The Home Panel approves the everlasting suspension of upkeep regardless of backlash from right-wing teams

A repeated bill to revise Florida’s maintenance laws went through the first committee of the House of Representatives on Tuesday debuted in legislation from 2021 this week.

The application (HB 1559) sponsored by Miami Republican Rep. Anthony Rodriguez, passed the House Subcommittee on Civil Justice and Property Rights in a 10-6 vote with Republican Representative for Vero Beach. Erin Grall break with other members of their party.

Legislation, which has come into force in recent years, would eliminate permanent alimony payments and set the presumption of a 50/50 division of custody time between parents. If passed, Florida would join 44 other states in enacting law prohibiting perpetual maintenance.

Currently, the long-term alimony can be changed at a judge’s discretion. ON 1992 Florida Supreme Court judgment found that retirement is seen as a change in circumstances that can alter livelihoods.

“I appreciate working with either of you to improve this bill,” said Rodriguez. “I understand this is not a one size fits all. This reform is necessary. We are one of the few states that still have a steady upkeep on the books. “

The legislation has been criticized by lawmakers across the aisle for its provision that changed the presumption of a split of custody time to a split of 50/50. Under current law, custody is at the judge’s discretion, “based on the best interests of the child”.

“Sometimes some pro-se litigants don’t even understand how to disprove this presumption,” said the Palm Beach Democratic representative. Emily Slosberg said. “You’re not sure what that means … and often 50/50 really isn’t in the child’s best interests.”

The custody provision of the bill was why Grall, along with her Democratic counterparts, had rejected it.

“I support the maintenance provisions of this law, but I am very concerned about the 50/50 presumption that children will be divided,” said Grall. “I think the current standard of ‘in the best interests of the child’ matters, and I think as lawmakers we decide what is in the best interests of each child? Is that an appropriate political choice because that is exactly what it does? “

In particular, a 50/50 time division in custody agreements can be accompanied by a reduced child support.

The bill faced heated public statements.

Opponents argue that cutting child support would leave people who might be caring for children in compromising positions and the legislation only seeks to benefit the main breadwinner, unfairly disadvantaging the other person.

Barbara DeVane, for the FlThe National Organization for Women in Orida said the organization is concerned about the potential of the law to disproportionately affect women, especially older women, at a time when the pandemic has created boundaries for jobs.

“I think this is like my ninth or tenth year of being against this bill,” DeVane said. “At a time when we are in a COVID crisis and three out of four women have left work to go home and care for their children, you are again discussing a bill that makes women and children strong and disproportionate will concern. ”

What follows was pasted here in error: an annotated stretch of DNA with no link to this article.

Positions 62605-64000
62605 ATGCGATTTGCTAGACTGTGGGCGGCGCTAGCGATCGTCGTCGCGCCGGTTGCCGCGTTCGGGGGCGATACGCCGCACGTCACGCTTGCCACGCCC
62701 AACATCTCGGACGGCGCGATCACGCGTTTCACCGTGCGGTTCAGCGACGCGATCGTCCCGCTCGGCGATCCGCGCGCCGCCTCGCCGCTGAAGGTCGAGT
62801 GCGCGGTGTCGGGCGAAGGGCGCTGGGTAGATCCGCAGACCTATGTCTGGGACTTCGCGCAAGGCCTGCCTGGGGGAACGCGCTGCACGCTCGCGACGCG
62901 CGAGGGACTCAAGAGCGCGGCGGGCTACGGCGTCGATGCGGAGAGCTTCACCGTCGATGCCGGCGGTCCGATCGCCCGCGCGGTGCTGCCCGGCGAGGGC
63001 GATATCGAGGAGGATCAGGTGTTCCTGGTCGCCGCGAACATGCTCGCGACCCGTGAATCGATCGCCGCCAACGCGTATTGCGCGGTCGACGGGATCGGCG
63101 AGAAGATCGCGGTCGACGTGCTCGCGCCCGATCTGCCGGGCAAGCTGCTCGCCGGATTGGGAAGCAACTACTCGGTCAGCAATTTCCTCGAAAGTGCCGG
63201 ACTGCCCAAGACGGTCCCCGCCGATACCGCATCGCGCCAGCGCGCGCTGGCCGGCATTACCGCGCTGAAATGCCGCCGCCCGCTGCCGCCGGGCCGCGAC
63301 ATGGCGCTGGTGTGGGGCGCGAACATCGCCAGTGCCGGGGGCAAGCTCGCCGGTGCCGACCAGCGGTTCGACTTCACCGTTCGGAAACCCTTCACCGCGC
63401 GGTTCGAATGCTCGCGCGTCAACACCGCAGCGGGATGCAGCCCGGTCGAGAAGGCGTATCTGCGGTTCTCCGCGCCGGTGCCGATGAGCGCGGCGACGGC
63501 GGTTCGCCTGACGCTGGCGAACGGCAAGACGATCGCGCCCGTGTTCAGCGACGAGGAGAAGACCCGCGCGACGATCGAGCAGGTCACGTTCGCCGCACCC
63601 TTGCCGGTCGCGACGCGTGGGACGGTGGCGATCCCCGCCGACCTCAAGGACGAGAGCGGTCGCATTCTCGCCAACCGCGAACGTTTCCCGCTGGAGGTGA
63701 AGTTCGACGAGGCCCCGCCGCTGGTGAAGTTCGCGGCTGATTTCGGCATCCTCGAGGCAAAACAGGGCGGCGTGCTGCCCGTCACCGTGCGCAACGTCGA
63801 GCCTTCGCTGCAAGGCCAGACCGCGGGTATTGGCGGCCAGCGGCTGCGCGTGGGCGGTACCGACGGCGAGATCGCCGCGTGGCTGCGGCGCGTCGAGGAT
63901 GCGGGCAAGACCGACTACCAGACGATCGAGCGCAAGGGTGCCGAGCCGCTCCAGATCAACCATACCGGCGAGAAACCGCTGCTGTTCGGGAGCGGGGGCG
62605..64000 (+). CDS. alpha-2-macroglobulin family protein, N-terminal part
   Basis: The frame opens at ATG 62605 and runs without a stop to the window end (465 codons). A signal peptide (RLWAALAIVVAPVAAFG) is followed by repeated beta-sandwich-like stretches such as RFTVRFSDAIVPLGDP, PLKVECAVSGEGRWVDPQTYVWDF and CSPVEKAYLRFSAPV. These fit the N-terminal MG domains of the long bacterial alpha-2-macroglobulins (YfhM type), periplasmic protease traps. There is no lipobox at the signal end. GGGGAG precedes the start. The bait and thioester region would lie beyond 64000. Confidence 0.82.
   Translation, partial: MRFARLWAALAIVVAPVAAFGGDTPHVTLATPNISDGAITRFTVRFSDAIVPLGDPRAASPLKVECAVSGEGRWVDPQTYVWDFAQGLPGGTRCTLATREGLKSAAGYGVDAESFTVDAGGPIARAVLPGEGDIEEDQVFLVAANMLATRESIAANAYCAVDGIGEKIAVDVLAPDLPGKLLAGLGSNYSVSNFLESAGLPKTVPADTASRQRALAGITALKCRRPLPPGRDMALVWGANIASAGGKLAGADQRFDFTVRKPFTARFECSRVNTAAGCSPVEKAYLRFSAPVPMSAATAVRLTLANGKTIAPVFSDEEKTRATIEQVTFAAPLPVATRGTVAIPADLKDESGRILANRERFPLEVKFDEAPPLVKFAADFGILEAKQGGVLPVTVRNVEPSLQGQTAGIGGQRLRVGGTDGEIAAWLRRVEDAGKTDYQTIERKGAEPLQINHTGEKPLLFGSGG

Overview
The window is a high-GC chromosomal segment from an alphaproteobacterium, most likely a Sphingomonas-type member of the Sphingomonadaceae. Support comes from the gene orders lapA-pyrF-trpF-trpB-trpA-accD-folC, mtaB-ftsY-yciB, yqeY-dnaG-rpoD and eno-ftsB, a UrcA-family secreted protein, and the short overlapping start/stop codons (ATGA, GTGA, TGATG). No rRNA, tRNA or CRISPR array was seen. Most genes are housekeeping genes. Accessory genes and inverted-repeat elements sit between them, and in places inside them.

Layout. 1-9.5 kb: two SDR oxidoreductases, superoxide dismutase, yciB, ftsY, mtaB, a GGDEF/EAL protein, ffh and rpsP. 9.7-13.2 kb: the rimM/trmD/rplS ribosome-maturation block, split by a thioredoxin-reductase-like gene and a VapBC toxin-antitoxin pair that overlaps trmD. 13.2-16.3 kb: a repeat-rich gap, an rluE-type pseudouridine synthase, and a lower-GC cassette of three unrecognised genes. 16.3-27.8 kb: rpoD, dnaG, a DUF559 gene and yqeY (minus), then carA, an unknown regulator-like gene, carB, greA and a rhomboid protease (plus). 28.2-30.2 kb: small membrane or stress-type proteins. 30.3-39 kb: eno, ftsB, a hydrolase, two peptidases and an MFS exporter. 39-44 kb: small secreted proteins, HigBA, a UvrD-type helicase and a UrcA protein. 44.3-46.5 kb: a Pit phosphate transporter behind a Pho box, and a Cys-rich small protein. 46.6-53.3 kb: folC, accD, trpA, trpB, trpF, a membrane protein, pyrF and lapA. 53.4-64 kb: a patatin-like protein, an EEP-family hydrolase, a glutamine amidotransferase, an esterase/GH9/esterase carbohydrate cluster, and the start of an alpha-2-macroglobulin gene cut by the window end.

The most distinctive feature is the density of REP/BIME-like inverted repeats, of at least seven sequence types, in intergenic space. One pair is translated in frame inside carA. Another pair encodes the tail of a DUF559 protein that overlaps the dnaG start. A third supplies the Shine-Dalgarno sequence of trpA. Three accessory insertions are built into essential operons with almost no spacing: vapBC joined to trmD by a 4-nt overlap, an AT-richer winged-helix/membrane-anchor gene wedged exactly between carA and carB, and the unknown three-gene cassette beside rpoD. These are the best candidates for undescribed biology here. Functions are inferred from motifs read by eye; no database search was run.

Florida Bar’s Family Law Department, opposing the bill, issued a statement against both their maintenance measures and custody provisions, arguing that the laws already in place take into account the particular circumstances of the case.

“We believe these sweeping bills will ultimately harm families in Florida,” the statement said. “Together and as individual lawyers for family law, we advocate laws that protect strong, healthy families and, above all, place the needs of children in the foreground. and unfortunately this legislation undermines that protection. “

The Florida Chapter of the American Academy of Matrimonial Lawyers joined other opposition groups.

Proponents of the legislation included several divorced people who are currently paying alimony. Some shared concerns that they might not be able to retire because of the continuous alimony.

“I can’t retire because I have child support every 30 days,” he said Deborah Shultz, who pays alimony to her ex-husband. “I have six grandchildren now and I cannot even enjoy being part of their life while he is living life to the fullest. The law has to change. “

Florida Family Fairness expressed support for the bill. Several people who also spoke on the House Committee appeared on Monday evening Senate sessionwho heard testimony but ran out of time to vote on legislation.

Sarasota Republican Sen. Joe Gruters sponsored this year’s Senate bill (SB 1922).

Maintenance reform has been a hot topic in recent legislative sessions. In 2016, a reform law reached the then government. Rick scott, WHO has entered a veto over concern it would harm children.

Last year the proposal (HB 843) was sponsored by Rep. Alex Andrade. In the past the Pensacola Republicans compared permanent alimony to “forced labor” by requiring payers to work beyond retirement age.

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